Arnab Roy Chowdhury, Manoj Pandre, Debabani Roy Chowdhury, Samrat Roy, Sundarajan Kannan, Rajesh Kumar, John Ellingboe, Ajith Kamath and Amit Sharma.
The role of plasticity ratio (PR) in differentiating between metastatic and tumorigenic properties in cell lines and patient tumor samples, Mestastop Solutions Private Limited, Bangalore, India.
Cancer cell plasticity and its role in primary tumorigenesis and secondary metastasis has been the subject of much research, with a particular focus on epithelial-mesenchymal transition (EMT) and mesenchymal-epithelial transition (MET). We show that many steps in metastasis biology are dependent on the plasticity ratio (PR), the ratio of mesenchymal markers to epithelial markers in a cell line or patient sample. This dependency can be either directly or inversely proportional and PR can be a critical determinant of the progression of metastasis.
To facilitate our understanding of the complex biology of metastasis, we have broken it into 18 steps and recreated each of them in the form of a phenotypic cellular assay. We have characterized PR by measuring mesenchymal and epithelial markers by flow cytometry and then have correlated PR with stemness markers, cell cycle status, and transcription factor expression to understand the correlation of PR to tumorigenesis and invasiveness. Next, we standardized multiple cellular assays starting from basic migration and invasion to complex intravasation, platelet binding, and exosome secretion. We started with colorectal and triple-negative breast cancer cell lines and genetically engineered some of the non-metastatic cell lines (with low PR) into metastatic cell lines (with high PR). We compared them (same cell lines, but different PR) across the assay platform and characterized their differences in terms of metabolism, response to hypoxia and starvation, expression of immunosuppressive markers, and stemness.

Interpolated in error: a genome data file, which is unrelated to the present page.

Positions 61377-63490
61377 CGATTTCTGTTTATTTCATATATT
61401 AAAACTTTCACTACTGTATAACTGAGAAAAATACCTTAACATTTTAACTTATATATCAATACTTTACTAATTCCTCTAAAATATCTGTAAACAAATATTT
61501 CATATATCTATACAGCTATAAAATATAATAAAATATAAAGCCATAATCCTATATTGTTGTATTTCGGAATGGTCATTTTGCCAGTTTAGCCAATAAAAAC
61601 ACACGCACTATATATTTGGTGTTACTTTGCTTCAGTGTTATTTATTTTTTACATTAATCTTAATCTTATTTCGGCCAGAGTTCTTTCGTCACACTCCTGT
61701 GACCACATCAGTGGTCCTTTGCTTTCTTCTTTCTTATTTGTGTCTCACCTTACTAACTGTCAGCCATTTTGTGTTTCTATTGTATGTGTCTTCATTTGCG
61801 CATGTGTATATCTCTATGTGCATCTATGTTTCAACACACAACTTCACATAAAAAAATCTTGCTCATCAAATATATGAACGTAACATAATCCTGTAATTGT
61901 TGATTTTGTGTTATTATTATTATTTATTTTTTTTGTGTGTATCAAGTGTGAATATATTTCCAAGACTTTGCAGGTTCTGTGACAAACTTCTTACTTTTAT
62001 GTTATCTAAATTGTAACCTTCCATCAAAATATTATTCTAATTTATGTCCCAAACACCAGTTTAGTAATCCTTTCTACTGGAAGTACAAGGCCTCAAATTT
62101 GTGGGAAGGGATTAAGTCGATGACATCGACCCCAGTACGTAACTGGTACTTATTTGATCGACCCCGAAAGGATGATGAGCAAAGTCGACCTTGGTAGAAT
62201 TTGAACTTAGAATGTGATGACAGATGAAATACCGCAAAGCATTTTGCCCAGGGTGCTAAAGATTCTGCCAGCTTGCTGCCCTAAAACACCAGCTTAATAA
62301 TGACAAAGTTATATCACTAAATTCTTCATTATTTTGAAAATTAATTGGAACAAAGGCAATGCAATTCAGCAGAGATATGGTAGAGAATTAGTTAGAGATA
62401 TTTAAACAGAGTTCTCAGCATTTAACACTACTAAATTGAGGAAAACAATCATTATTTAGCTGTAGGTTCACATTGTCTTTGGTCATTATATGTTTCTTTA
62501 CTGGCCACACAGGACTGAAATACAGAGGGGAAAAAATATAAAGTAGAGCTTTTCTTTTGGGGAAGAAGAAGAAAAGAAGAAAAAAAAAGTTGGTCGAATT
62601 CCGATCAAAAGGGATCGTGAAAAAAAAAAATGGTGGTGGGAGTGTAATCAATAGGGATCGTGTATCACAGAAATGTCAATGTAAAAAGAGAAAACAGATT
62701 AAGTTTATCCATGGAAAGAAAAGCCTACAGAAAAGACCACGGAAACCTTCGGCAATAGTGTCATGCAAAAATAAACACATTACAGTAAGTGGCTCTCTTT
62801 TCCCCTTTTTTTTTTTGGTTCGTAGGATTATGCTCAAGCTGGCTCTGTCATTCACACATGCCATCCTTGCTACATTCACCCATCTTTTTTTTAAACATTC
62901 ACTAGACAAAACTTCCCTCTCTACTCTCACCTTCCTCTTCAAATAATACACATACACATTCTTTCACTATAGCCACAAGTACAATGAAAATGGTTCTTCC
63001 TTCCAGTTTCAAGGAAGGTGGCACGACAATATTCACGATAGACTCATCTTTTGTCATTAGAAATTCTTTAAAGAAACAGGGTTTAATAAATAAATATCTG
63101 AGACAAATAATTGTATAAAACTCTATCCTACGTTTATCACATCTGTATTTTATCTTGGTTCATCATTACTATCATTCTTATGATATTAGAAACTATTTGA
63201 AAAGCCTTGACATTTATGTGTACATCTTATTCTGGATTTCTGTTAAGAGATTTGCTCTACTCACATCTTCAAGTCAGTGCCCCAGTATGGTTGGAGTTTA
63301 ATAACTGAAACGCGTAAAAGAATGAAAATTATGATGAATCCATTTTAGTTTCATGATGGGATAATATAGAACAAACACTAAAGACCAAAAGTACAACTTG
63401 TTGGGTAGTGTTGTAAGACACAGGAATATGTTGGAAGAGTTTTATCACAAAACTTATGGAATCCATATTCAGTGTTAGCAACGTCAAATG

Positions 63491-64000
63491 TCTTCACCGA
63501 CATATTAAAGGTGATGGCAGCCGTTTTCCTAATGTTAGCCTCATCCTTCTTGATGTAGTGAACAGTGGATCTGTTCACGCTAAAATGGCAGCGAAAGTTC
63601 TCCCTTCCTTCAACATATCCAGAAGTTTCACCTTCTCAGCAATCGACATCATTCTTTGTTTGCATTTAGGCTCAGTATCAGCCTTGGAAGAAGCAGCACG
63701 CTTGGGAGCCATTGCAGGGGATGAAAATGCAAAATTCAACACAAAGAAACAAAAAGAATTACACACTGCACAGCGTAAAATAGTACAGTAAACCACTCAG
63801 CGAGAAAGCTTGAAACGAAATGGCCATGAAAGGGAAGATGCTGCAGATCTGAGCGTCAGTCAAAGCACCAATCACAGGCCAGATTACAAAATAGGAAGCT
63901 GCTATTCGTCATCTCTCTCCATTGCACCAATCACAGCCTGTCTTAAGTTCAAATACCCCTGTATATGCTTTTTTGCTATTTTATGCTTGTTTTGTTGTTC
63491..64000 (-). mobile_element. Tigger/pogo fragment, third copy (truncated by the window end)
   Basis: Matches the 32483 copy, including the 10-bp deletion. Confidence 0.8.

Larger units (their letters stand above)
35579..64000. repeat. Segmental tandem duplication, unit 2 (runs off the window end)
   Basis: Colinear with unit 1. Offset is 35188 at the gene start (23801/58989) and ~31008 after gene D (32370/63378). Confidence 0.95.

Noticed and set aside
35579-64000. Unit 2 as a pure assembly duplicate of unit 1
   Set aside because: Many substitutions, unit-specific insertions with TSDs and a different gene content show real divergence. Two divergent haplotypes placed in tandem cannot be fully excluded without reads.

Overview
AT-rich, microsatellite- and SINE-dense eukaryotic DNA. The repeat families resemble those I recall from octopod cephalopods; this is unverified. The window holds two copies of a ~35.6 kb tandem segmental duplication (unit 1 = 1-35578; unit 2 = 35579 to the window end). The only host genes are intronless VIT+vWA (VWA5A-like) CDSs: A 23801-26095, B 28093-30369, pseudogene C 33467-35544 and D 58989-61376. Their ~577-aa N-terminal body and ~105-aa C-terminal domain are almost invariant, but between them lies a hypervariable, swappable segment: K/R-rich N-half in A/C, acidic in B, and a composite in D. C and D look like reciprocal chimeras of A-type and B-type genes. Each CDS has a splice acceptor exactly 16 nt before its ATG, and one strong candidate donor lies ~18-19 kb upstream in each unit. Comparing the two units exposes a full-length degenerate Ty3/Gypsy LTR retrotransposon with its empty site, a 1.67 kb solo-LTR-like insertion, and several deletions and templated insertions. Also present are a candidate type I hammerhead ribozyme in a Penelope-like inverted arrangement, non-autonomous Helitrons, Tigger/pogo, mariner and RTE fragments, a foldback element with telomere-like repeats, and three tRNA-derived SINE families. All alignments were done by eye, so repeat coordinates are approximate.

We saw that increase in PR was directly proportional to an increase in invasion and intravasation in vitro and metastasis in vivo, but inversely proportional to tumorigenesis in vivo. A nonmetastatic cell line with a lower PR was significantly different in pattern from a pre-metastatic or metastatic cell line, which had a higher PR. Interestingly, genetic manipulation to increase the PR of a non-metastatic cell line resulted in a pattern very similar to the cell lines with higher PR. The change in PR was also responsible for changes in metabolism, apoptosis, autophagy, response to hypoxia, stemness, and immune microenvironment. Early analysis of patient samples also reaffirmed this pattern.
Our data suggest that metastasis is correlated to plasticity ratio, which can be distinguished by our platform and further exploited for anti-metastasis drug discovery and predictive diagnostics.